Boiler Inspectors Can Help With New Installations or Retrofits

Executive summary

James F. Wainwright, Hartford Steam Boiler

Objectives:  Whether installing a new boiler or retrofitting an existing boiler, there are certain objectives that you as the owner want to ensure are met when the job is done. Your boiler inspector may be in a position to help you achieve them. Among the objectives are:

  • The right size for the heating load;
  • Proper operating and safety controls are installed;
  • Sufficient clearances and overall installation is satisfied;
  • High efficiency and low fuel cost;
  • Minimal training needed to operate;
  • Easy to maintain; and
  • Fewer operating certificate hassles.

How An Inspector Can Help

The insurance boiler inspector is concerned with loss prevention and efficient operation of your equipment.

In the full article, the author explains why the boiler inspector is more effective if included early in the process for a new or retrofit installation. In addition to the issues listed above, he discusses topics including pricing, costs and operator training, offering case examples of ways that boiler inspectors have helped both owners and installers improve boiler operation. 

About the Author

James (Jim) F. Wainwright is an inspector with Hartford Steam Boiler. Jim came to HSB from the U.S. Navy in 1973. He has served in several engineering loss control support capacities over the past 32 years with HSB and currently resides in Altoona, Penn.

The full article

Boiler Inspectors Can Help With New Installations or Retrofits

Introduction

Objectives:  Whether installing a new boiler or retrofitting an existing boiler, there are certain objectives that you as the owner want to ensure are met when the job is done. Your boiler inspector may be in a position to help you achieve them. Among the objectives are:

  • The right size for the heating load;
  • Proper operating and safety controls are installed;
  • Sufficient clearances and overall installation is satisfied;
  • High efficiency and low fuel cost;
  • Minimal training needed to operate;
  • Easy to maintain; and
  • Fewer operating certificate hassles.

Pricing/Costs

Note that price is not included as an objective. Let’s talk about price for a moment. While we all want the most for our investment dollars, there are factors that may result in a higher overall cost of a boiler installation. Some of these factors may include:

  • Too small a boiler may result in continual firing. That would stress the equipment and it is probable that a premature failure may be anticipated. In addition, there may be insufficient heat to provide adequate overall comfort control for the building occupants when colder temperatures prevail.
  • Too large a boiler results in frequent cycling. Once again, this can stress the equipment and potentially result in control and/or equipment failure. Smaller modular units may be considered that could allow for future building expansion and the addition of more boiler units to match the overall building heating demand. Also, modular units can permit alternating the primary boiler among others. Alternating boilers can balance the work carried by any one unit and allow repairs to one unit while the remaining units continue to fulfill the heating demand.
  • Omission of operating or safety controls may not only expose personnel to a significant hazard, but may result in a catastrophic property loss as well as potential litigation. In addition, incomplete controls may eliminate an important redundancy that could save the boiler from a failure and an extended loss of heat to the building. Controls and safety devices are not a place to make cost cutting measures by installing fewer than that recommended by the manufacturer and the jurisdiction, or using those of a questionable reliability.
  • Lower efficiency boilers may cost less initially, but could end up costing far more after only a few years due to much higher fuel bills. Higher efficiency boilers should provide some type of assurance as to the fuel consumption over the life of the unit. Higher efficiency boilers may pay for themselves (over a current installation) within a relatively short time — maybe even within five years or less.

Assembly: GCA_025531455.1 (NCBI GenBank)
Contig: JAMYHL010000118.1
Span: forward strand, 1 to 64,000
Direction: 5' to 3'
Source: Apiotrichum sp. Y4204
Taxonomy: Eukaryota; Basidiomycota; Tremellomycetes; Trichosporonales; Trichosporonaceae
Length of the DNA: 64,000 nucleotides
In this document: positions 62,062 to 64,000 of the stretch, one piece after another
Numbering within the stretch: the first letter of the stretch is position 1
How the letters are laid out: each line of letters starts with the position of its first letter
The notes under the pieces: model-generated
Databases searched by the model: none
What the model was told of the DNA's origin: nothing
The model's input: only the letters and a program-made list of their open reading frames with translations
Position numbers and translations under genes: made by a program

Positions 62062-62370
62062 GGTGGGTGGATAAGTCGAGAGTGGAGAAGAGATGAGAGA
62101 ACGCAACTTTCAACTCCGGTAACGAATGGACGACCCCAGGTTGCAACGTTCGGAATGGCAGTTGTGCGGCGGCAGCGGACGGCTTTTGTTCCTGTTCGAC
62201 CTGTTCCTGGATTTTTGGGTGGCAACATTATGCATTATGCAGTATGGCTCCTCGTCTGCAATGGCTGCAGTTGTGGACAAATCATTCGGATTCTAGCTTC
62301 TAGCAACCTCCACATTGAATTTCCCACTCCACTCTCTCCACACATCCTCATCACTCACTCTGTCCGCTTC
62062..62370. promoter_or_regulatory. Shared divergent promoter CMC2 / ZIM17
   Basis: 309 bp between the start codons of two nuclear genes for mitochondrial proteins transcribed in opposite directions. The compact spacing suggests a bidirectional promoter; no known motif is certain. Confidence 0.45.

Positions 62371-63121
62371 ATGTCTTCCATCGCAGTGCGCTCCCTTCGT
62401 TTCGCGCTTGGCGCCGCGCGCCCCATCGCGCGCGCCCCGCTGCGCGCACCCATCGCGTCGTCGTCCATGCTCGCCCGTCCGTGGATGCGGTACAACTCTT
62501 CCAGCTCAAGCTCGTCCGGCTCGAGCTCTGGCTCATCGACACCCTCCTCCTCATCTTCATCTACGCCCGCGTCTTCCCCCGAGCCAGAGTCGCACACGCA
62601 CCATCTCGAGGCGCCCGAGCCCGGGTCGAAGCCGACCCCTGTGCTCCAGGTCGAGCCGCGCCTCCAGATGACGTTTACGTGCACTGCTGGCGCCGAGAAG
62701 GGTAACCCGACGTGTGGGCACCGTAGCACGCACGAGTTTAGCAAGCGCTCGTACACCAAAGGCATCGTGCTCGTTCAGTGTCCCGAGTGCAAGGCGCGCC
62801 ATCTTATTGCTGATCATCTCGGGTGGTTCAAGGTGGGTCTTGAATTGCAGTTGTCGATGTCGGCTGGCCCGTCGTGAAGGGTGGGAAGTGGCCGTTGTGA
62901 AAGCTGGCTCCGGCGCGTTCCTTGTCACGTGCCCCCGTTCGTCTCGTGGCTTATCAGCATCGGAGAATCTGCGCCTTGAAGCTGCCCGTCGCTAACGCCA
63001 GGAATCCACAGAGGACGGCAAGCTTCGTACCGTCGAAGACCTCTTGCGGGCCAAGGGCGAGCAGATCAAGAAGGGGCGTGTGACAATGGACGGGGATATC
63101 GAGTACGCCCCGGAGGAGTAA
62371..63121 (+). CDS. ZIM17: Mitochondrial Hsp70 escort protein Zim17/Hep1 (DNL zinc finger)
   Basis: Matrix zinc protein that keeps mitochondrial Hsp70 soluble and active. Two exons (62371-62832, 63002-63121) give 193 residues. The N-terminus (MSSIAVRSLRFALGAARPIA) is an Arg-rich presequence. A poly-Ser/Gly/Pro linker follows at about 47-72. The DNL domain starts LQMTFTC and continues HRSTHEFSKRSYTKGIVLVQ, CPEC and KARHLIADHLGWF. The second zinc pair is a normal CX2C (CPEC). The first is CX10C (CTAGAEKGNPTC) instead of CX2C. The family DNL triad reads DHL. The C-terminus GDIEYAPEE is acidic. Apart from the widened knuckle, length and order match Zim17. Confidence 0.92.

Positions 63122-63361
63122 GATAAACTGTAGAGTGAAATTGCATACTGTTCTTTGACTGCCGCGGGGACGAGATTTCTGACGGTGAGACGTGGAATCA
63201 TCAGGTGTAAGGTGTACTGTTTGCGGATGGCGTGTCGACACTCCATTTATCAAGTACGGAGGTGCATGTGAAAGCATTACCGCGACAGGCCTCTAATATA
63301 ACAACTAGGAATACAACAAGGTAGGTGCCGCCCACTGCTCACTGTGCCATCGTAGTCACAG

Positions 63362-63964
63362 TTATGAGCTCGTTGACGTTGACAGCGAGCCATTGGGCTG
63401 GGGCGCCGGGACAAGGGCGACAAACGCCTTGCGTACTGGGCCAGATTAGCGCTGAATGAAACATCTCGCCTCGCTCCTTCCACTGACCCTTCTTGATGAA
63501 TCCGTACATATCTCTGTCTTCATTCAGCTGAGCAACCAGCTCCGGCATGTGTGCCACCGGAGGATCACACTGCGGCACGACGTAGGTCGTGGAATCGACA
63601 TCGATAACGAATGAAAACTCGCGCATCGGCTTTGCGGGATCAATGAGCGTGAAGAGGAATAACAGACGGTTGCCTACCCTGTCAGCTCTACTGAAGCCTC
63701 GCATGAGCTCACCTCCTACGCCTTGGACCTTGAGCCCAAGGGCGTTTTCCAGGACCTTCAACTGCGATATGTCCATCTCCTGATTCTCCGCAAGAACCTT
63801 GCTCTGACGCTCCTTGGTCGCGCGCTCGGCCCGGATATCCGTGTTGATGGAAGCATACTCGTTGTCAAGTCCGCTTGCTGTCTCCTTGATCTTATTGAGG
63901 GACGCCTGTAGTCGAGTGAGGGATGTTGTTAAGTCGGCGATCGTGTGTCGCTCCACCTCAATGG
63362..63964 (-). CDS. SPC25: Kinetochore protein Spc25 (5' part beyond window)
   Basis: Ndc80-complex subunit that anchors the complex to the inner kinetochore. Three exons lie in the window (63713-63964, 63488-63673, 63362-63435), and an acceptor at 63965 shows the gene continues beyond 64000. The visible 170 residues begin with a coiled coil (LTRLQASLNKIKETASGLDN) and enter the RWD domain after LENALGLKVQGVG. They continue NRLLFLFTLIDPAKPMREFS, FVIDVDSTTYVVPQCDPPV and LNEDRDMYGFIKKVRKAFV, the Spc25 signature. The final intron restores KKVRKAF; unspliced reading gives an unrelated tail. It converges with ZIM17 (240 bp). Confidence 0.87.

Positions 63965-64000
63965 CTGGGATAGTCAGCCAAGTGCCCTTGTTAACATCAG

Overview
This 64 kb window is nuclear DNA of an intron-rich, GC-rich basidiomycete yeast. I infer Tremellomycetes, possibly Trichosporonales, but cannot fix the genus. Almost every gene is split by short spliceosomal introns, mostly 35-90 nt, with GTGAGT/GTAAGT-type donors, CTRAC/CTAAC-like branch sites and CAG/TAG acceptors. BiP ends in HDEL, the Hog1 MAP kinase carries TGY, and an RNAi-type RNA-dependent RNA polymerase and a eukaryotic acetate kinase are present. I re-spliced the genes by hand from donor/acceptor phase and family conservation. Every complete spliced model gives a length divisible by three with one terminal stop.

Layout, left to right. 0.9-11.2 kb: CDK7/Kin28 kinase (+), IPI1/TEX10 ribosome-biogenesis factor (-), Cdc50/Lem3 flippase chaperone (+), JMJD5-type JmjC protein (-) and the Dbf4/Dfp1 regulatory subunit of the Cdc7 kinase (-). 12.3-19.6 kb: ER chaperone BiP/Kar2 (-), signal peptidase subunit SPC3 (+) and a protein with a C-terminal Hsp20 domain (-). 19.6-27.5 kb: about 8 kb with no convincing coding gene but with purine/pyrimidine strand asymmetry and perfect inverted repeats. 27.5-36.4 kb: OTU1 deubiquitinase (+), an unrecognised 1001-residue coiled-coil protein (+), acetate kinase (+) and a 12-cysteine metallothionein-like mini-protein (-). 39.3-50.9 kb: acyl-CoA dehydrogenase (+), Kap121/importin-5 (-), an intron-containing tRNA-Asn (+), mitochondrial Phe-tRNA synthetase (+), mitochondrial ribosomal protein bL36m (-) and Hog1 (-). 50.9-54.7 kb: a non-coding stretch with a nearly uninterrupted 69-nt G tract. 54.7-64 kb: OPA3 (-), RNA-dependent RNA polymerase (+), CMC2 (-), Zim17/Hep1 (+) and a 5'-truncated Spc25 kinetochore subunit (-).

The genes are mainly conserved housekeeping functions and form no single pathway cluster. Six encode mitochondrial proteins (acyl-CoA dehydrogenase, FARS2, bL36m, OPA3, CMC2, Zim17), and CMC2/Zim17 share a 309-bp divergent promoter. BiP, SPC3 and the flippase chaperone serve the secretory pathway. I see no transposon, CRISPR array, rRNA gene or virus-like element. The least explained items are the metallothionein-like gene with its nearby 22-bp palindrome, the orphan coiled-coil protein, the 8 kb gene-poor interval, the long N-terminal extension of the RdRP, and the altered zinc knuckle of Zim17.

• Piping that has not been insulated is another area of inefficiency. An old steam boiler system may have had asbestos insulation removed when a new boiler is installed. However, the piping was not insulated when the installation was finished. Bare steam piping results in condensate formation, water hammer, erosion, harder working boiler, and poorer heating at the radiators. All too often a hot water heating system’s piping is not insulated resulting in severe Btu loss and insufficient heat being delivered to where it is most desired. Not insulating piping is an area of cost reduction that will increase the overall operating cost by higher fuel bills and cooler radiators.
  • Training should always accompany the installation of a new or retrofit boiler. This is not a time to read the manual or learn-as-you-go in order to save money. There are very specific procedures to follow when first starting the boiler at the beginning of a heating season as well as shutting it down at the end of the season. Also, boilers should not be shut off when a building is to be unoccupied for extended periods and then turned on high to rapidly bring the system up to temperature quickly. Proper training ensures operators visually check and test controls — knowing what to look for and how they will work when they are needed.
  • Maintenance requirements are another item that should be included following the installation. Understanding and incorporating maintenance up front rather than letting it go until something fails will help defer potential costly emergency repair visits. A service contract with a heating contractor or a fuel oil supplier may help assure continued uninterrupted heating throughout the winter. There are items that may be anticipated as part of routine maintenance; e.g., cleaning or replacement of water level sight glass, servicing of low water cut off controls, replacement of pressure reducing make-up feed water valves, replacement of safety/relief valves (never try to repair a safety or relief valve), repair of control or valve or pipe connection leaks, lubrication of circulating pump motors. Note that the installation should permit easy access and allow the work to be completed without being hindered by insufficient space. 
  • The bottom line — it is important to have the installation monitored during the planning and construction phases by the boiler inspector. The boiler inspector may help communicate to you areas that could be overlooked, that may cause equipment difficulties, and could even cost more to operate. Meeting the objectives described above, along with proper monitoring during the planning and construction phases of the installation, should enhance your ability to obtain an operating certificate.